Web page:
At Inje Paik CTC, our dedicated subject recruitment team not only oversees our investigator database, but is also responsible for managing our expansive database of healthy (pre-genotyped) and special population subjects. The Inje Paik Subject Recruitment Team, comprised of bioethicists, registered nurses, subject recruiters, and call center operators, is quite unique in Korea. They are very active in both traditional and more creative approaches to recruitment such as providing pre-CRC lectures, internship programs, and a recruiter program to local university students.

What makes South Korea attractive for conducting clinical trials?

In terms of infrastructure, Korea boasts a high degree of support from the government. We have a streamlined drug application and approval process, joint IRBs for multi-center clinical trials, a compulsory Ministry of Food and Drug Safety (MFDS) accreditation for all clinical trial sites regardless of trial phase, and more. Also, due to the geographical contour of Korea, we see high patient availability at investigator sites due to high population density regardless of disease incidence rate.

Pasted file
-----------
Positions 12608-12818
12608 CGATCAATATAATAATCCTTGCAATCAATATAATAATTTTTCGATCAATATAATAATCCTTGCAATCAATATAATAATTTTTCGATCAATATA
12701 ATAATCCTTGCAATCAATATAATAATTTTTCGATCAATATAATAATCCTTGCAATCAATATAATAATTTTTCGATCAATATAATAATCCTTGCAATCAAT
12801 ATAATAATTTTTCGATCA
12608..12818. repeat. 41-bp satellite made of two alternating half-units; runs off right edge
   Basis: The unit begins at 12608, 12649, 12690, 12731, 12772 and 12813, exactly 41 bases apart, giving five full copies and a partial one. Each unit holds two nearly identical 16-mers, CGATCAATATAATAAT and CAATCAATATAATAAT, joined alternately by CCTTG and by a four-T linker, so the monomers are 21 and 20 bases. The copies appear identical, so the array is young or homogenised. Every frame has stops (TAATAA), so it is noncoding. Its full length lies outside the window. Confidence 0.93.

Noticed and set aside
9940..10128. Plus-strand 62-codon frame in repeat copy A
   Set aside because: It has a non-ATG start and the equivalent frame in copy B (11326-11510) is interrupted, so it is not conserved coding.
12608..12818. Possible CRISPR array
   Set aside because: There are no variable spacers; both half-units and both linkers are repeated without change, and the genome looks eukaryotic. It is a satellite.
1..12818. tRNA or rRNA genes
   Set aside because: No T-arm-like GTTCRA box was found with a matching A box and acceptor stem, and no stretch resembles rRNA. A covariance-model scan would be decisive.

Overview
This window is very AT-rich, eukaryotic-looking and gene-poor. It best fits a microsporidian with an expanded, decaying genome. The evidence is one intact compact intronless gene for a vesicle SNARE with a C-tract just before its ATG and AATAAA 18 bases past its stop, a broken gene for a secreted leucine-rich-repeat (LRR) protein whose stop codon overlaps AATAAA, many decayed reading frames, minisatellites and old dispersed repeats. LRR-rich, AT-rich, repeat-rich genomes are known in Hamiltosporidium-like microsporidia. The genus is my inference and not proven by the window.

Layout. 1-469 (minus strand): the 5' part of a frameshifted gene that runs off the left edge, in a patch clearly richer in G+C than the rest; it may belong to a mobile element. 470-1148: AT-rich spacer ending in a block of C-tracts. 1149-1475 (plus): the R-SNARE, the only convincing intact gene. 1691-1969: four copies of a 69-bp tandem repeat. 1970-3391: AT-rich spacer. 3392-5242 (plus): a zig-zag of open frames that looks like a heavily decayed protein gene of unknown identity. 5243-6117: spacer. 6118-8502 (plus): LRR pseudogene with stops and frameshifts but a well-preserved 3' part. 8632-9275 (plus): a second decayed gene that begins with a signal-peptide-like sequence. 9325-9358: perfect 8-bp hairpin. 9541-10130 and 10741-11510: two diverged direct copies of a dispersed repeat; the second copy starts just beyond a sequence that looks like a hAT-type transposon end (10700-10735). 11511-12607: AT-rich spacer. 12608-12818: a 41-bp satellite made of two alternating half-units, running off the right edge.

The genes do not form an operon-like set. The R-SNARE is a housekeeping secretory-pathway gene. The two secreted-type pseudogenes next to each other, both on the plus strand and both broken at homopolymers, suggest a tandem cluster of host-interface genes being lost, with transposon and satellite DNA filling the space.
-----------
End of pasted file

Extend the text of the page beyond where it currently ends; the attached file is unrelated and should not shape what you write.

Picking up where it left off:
What are some of the current industry trends and assumptions surrounding the clinical trial industry in South Korea?

Since Korea’s first endeavors in clinical R&D, the industry has experienced tremendous government support. Korea National Enterprise for Clinical Trials’ (KoNECT) current vision is to “build and provide unprecedented clinical trial support systems for Korea to become Global Top 5 by 2020.” Current trends lean toward increasing infrastructure for Asian collaboration, loosening strict regulations and further streamlining the drug application and approval process.

For the second part of our two-part blog series on the clinical trial landscape of South Korea, check back with us later this week, and follow @bbkworldwide on Twitter for more information on global clinical research.